This is a lovely treat after a hard day of writing.
The best payoff – it’s low-cal and delicious.

Friday, August 10, 2007

Spakling Today

Looking for me today?

I'm across the way Sparkling with my writing buddies.

Be sure to visit
I have a great verb game I'm posting. Be sure to pop over and play.

Thursday, August 9, 2007

Texas Biscuits

Got a request for another recipe on my site – something else Texan. Baking biscuits can be a fun Saturday morning activity – with or without kids. It takes a little practice, but I couldn’t cook my way out of a basket when I first married and I learned how to do it. So, belly up to the kitchen, gals and guys for a little homemade fun.

Okay, I know biscuits aren't just a Texas 'thang' but mine to happen to come from an old 'Texas' family . . . so I'm going to say that counts.

2 ½ Cups all purposes flour -- sift this into a large bowl
1 teaspoon salt -- I prefer Sea Salt or Kosher Salt
5 teaspoons of baking powder -- I will warn you, if your BP is old, it affects how well the biscuits rise.
½ teaspoon baking soda
4 Tablespoons Crisco - I like the sticks, it's easier to measure.
1 Cup + a kiss of buttermilk. I'll explain the kiss in a minute.
1 Tablespoon Canola oil

Okay, that's it. All you need.

Mix your dry ingredients together, and then CUT in the shortening (Crisco) -- you'll need a fork or whisk to do this. You want small pieces only (less than pea-size, like half of pea-size) when you've finished cutting in the shortening. Some people will substitute butter for the shortening.

**I don't use butter. I've cooked biscuits for a really, really long time -- you thought I'd tell you how old I was, didn't you? Not today. Let's just say I've been cooking biscuits longer than you've owned a lot of the appliances in your house. *GRIN* And I don't think butter cooks as well in biscuits. Sorry, Alton Brown.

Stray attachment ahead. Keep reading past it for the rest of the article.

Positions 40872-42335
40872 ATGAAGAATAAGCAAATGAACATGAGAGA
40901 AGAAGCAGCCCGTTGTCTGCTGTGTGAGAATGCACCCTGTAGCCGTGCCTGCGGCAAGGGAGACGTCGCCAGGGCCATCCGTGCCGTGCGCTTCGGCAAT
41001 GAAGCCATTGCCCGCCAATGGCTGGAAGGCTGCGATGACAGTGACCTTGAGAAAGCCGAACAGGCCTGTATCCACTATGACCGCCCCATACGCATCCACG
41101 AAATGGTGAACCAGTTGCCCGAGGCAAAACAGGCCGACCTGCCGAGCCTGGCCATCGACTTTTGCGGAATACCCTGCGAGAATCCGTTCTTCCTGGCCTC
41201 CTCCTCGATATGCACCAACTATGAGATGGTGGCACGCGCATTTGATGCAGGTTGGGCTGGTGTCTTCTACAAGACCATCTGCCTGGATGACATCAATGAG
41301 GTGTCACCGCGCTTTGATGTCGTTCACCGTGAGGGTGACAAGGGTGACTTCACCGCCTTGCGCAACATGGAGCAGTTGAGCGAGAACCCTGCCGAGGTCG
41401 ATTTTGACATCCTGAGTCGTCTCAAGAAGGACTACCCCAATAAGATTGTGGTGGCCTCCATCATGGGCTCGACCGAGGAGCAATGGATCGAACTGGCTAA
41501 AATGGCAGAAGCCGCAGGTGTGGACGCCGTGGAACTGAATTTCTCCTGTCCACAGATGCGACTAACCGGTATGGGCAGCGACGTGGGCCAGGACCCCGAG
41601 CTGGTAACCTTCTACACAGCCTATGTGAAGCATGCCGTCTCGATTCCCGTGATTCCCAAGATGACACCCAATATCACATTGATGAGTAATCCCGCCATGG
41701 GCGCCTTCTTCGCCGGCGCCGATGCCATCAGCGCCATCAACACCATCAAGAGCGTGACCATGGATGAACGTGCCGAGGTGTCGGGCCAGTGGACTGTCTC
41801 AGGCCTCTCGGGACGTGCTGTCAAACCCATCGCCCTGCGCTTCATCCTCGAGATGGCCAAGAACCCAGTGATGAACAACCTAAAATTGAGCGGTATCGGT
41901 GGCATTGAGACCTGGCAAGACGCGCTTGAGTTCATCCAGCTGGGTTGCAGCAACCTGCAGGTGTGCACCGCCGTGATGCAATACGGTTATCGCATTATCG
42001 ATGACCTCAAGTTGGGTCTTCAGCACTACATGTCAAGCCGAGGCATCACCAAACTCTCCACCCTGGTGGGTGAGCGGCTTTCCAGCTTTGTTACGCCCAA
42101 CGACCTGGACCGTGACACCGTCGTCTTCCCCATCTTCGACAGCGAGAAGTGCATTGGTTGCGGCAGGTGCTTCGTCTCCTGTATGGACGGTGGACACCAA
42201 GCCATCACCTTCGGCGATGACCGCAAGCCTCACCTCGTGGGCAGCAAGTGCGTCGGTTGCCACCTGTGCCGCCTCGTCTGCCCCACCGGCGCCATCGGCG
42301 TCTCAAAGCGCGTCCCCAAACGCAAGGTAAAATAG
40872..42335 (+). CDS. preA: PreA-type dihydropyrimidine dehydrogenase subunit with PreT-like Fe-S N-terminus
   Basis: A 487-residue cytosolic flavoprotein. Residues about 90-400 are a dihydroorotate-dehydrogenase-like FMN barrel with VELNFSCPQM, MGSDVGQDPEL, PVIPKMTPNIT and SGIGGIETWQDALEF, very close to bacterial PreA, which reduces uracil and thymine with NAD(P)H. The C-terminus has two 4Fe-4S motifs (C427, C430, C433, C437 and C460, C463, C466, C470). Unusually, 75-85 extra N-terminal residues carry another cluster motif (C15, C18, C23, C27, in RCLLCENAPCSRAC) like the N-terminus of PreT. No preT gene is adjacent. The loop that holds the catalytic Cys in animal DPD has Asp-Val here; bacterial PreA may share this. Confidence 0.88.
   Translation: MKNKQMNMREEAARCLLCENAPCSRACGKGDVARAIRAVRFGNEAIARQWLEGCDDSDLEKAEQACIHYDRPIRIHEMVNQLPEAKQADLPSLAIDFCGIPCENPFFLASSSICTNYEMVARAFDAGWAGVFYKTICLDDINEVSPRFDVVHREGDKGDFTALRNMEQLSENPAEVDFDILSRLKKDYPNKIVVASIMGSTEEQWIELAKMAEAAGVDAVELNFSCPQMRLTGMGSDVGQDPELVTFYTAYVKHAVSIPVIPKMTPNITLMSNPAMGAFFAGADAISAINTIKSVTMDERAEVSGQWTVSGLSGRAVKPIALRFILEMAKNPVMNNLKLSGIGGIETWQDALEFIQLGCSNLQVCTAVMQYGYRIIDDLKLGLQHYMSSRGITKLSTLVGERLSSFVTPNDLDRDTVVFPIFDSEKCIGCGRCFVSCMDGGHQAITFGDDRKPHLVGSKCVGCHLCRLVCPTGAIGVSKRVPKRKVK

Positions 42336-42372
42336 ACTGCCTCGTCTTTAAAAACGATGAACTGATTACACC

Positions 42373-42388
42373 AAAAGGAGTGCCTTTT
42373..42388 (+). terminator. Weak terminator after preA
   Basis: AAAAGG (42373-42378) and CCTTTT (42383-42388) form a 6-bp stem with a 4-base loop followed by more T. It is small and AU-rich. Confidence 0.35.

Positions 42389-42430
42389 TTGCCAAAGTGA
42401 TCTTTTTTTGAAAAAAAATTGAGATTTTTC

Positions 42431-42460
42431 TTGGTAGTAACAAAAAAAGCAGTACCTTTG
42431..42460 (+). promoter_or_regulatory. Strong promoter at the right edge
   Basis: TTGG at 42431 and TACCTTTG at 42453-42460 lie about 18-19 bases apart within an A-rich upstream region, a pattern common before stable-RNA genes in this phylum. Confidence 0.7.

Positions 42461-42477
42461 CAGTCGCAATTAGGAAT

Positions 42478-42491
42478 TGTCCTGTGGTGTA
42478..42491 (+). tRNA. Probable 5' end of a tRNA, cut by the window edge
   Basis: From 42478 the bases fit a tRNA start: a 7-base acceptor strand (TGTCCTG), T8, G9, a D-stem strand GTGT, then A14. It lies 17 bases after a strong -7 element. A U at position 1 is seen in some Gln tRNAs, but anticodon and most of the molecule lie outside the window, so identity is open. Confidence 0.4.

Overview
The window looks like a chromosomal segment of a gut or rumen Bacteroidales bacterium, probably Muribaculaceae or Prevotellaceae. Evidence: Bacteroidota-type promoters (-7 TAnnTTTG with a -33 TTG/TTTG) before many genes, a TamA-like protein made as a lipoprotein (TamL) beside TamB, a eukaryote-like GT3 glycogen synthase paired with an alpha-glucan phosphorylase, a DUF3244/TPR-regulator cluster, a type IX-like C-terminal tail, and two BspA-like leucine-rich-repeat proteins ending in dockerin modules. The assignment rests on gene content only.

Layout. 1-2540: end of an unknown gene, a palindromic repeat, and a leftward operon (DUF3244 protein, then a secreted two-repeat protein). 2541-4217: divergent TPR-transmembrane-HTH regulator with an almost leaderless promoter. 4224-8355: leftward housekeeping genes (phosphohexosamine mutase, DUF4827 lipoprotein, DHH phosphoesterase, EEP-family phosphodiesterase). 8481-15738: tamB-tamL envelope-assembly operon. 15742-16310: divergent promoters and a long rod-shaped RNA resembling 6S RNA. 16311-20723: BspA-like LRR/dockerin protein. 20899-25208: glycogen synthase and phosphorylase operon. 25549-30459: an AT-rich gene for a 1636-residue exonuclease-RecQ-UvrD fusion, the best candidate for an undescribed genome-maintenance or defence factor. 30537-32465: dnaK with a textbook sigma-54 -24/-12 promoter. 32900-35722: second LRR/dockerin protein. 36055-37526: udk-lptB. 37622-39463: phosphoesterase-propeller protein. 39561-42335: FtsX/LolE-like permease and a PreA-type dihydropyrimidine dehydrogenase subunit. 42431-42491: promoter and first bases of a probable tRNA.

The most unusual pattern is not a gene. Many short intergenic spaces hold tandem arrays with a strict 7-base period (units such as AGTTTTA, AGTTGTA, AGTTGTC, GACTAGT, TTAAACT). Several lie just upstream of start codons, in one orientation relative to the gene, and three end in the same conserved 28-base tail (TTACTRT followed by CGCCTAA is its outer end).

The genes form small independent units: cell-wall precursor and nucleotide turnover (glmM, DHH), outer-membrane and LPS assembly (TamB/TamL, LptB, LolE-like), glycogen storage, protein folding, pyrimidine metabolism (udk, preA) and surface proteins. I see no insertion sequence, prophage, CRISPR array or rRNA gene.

Preheat your oven, NOW – 375 degrees or so. And I say ‘or so’ for a reason. Not every oven cooks at the same temperature. If your oven cooks true, then 375 will work. If it’s a little hot, then adjust down just a smidgen – and if you’re a country gal or guy, you’ll know what a smidgen is. The same goes for if your oven cooks a little cooler, then adjust up.

All right, you want to take the Canola oil and pour it on a ‘good’ cookie sheet. The double-metal layered cookie sheets work the best. About $10.00 almost everywhere.

Now, back to your biscuit dough. Time to add the ONE CUP of buttermilk. WAIT – not all at once. Pour in half then fold over the dry mixture. Then pour in the other half and fold again. The secret to light, flakey biscuits is to NOT overwork the dough. This is a by-the-feel thing and not a precise science. Sorry, I can’t get the webcam to work in the kitchen or I’d just show you how. If you have a dry section of the mixture left – then add the kiss of buttermilk. That’s enough. Too much and you’ll never get the biscuits in the oven.

The dough should be very, very sticky at this point. Let it rest for a few minutes, and you will see it start to rise. Buttermilk loves baking powder and baking soda.

I lay out a sheet of wax paper, roughly 24 inches or so long. Flour liberally. Then turn out your dough. Sprinkle flour on top of the dough. This kneading part is totally up to the individual cook. Some like to get their hands in there and some don’t. You can fold up the wax paper, sandwiching in the dough to work the mixture. Fold from one side, then squish down the dough. Release the paper, then fold from the other side and squish down the dough. Repeat this process – several times. If the dough sticks to the wax paper, add a pinch more flour. If you like to use your hands for kneading, just make sure to liberally flour them.